In times of great crisis, America has depended on higher education to help bring stability to the nation. The Morrill Act of 1862, which established land grant colleges, was enacted during the Civil War. Decades later, Congress passed the G.I. Bill to assist World War II servicemen.
A panel of US college presidents told attendees at this week’s 2020 NACAC Virtual Conference that universities can play a similar role amid the coronavirus crisis. But colleges must adapt, and state and federal dollars are necessary to reach all those in need of support.
“In every moment of great strife and challenge in our nation…America leaned back into educating its citizens and used higher education as a force for good and a force for change,” said Daniel G. Lugo, president of Queens University of Charlotte (NC). “It is important that we not cede ground on what is right about us because, if we do that, we’ll never ever, ever get state governments or the federal government to think of us as a place to make more equitable investments.”
“…We do need to improve, we do need to be more self-conscious and aware,” Lugo added during the discussion, which was moderated by education journalist and author Jeff Selingo. “But too often we cede ground on how good we actually are.”
The work of colleges and universities has never been more urgent, education leader Michael Sorrell told attendees Thursday at the 2020 NACAC Virtual Conference.
In these unprecedented times, higher education institutions have a duty to both students and democratic society, said Sorrell, president of Paul Quinn College (TX). History will judge the ways in which US colleges respond to the coronavirus pandemic, the country’s continued shameful treatment of Black people, and the actions of the current presidential administration, Sorrell said at the conference’s closing session.
He urged attendees to look at what their institution could do differently in this time crisis, which has hit minorities particularly hard.
“I am an advocate of higher education, but I’m also critical of it,” said Sorrell. “I don’t think we’ve done enough, and I don’t think we are who we need to be. If we are honest, we produced the people who produced this moment. We need to fix it.”
Want to make life better for students (and your institution) amid the pandemic?
Speakers featured during a panel discussion on politics, government, and higher education at this week’s 2020 NACAC Virtual Conference offered two suggestions.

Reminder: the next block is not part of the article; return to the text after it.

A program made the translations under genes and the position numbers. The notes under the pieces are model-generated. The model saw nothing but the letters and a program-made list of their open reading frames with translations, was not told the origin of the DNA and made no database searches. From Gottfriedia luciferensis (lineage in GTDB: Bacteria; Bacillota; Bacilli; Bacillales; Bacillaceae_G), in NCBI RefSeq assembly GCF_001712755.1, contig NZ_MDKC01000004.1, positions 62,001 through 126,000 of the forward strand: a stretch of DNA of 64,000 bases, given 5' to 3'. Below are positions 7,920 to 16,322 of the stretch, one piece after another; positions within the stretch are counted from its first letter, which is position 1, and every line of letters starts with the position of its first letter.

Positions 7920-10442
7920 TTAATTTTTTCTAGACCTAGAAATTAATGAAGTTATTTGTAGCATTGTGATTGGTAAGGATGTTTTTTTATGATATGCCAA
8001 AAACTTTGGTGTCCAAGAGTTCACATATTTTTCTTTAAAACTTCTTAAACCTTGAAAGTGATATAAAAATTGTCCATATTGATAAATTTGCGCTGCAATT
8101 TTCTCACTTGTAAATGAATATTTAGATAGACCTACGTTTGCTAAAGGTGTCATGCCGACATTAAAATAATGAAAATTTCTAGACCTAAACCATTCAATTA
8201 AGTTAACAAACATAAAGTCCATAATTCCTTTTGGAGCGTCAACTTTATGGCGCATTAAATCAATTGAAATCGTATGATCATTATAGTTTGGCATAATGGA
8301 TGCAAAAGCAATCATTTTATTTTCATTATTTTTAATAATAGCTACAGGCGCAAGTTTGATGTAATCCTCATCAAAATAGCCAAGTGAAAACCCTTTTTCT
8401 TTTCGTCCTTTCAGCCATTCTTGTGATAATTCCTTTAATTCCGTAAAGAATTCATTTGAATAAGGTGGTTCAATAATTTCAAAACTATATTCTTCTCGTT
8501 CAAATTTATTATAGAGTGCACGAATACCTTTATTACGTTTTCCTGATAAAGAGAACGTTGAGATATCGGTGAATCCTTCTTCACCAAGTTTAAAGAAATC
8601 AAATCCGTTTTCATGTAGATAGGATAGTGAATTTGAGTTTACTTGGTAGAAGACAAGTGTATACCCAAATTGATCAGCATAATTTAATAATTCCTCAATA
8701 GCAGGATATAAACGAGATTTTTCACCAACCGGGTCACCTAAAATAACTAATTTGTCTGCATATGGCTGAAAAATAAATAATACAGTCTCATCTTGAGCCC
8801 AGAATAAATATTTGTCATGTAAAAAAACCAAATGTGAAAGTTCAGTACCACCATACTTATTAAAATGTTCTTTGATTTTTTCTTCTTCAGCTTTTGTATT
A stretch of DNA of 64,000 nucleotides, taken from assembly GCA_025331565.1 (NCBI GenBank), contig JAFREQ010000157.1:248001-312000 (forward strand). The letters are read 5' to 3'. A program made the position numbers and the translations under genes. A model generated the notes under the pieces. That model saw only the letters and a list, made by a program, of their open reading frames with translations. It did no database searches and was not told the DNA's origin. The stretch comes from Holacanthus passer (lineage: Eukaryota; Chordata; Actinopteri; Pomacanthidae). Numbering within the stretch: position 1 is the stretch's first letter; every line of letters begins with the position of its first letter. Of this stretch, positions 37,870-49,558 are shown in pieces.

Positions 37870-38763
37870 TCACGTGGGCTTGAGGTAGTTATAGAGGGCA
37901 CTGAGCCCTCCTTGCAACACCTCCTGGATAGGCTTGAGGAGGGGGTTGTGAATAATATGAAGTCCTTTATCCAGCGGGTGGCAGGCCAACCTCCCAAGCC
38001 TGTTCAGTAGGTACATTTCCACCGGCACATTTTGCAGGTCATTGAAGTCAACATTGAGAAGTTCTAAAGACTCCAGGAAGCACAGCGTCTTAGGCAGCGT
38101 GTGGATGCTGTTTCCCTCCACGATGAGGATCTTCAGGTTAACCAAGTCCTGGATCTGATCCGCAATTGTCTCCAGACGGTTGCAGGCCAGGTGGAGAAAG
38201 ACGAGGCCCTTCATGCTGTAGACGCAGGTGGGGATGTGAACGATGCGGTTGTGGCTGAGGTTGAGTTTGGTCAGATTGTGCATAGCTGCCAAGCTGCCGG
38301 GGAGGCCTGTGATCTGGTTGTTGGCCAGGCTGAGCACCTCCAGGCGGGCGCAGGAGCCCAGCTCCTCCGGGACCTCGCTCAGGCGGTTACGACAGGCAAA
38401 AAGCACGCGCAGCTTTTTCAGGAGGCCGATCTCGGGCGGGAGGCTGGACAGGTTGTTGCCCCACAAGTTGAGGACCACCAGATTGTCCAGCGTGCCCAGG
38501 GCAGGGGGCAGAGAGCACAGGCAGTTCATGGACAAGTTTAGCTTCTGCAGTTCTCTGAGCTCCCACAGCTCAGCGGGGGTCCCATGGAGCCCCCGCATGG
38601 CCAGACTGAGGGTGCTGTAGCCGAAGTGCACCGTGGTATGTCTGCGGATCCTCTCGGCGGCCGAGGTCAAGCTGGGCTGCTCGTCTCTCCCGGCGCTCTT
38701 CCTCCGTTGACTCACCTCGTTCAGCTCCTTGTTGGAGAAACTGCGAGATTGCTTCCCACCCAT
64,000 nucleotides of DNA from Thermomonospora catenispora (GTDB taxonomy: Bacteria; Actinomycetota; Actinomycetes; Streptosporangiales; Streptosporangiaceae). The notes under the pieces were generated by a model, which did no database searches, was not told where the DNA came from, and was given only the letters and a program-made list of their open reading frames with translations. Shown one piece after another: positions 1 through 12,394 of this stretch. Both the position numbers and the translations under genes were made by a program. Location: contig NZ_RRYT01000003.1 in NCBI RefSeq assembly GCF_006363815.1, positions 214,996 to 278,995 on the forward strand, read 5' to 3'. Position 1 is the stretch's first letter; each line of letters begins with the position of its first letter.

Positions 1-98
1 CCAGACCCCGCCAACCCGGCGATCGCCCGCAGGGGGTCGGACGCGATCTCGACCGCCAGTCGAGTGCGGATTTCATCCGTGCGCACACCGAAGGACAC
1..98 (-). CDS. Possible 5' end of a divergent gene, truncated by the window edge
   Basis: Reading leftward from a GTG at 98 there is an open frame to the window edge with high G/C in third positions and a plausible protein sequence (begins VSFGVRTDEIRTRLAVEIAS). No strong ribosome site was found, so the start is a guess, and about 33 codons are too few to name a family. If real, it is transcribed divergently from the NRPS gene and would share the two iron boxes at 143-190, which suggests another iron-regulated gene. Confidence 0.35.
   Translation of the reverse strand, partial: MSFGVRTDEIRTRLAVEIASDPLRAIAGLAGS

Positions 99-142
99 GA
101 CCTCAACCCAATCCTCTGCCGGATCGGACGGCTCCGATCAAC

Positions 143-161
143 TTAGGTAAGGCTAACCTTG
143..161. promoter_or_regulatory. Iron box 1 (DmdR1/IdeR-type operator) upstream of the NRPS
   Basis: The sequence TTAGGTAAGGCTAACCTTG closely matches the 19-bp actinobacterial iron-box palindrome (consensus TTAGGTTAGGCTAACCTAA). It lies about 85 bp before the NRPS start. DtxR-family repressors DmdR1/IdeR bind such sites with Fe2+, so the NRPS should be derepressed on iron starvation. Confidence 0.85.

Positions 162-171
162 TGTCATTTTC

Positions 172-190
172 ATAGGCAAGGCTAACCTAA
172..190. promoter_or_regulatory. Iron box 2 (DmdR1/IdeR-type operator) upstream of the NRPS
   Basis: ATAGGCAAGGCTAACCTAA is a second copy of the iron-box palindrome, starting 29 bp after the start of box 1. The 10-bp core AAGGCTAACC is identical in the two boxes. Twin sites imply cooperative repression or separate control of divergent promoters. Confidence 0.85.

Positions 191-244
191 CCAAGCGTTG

Pick up the phone.
“These are very tough times we are living in,” Paul Mounds, chief of staff for the governor of Connecticut, told attendees. “…This is not the time to be shy about your financial situation. This is not the time to be shy about the situations facing your students…Government needs to hear directly from you.”
Funding formulas, testing policies, and recruitment and retention strategies are just some of the areas that must be addressed by schools, colleges, and communities seeking equity and access for all students, celebrated antiracist scholar Ibram X. Kendi told attendees Tuesday at the 2020 NACAC Virtual Conference.
Racism is embedded throughout American society, he said. Dismantling such systemic injustice will require persistent self-awareness, constant self-criticism, and regular self-examination.
“You can’t declare one day: I am antiracist,” said Kendi, bestselling author of How to be an Antiracist and other books examining race in America. “But you can say, I’m striving to be. You can say, I’m going to go on that journey.”
Although federal officials are urging colleges and K-12 schools to re-open for the fall, many institutions plan to continue virtual instruction or adopt a hybrid model that blends in-person and online learning.
And while much of the news surrounding the coronavirus is somber, some education experts think the expansion of more flexible learning options could be a good thing, particularly for postsecondary education.
Community colleges in California are coming together to address racism.
The California Community College Equity Leadership Alliance will allow school leaders and faculty from member institutions to pool their resources and learn from one another as they work to improve their campus climate.
Pride parades planned across the country this month were canceled due to the coronavirus outbreak, but colleges are finding creative ways to celebrate.
LGBTQ-themed Netflix watch parties, online drag shows, and shoebox parade floats are among activities organized to keep students engaged and supported.
“There are a lot of people who are going to be coming here — either physically or online — in the fall, and they need to know there is an active community here for them, that there is support,” Frances Johnson, coordinator of the LGBTQ+ Pride Center at Texas A&M University, told Diverse. “Going to college is scary enough, but when you’re queer or from small (town) Texas or from come of these smaller areas, (college) may be your opportunity to come out…It’s about that representation and visibility.”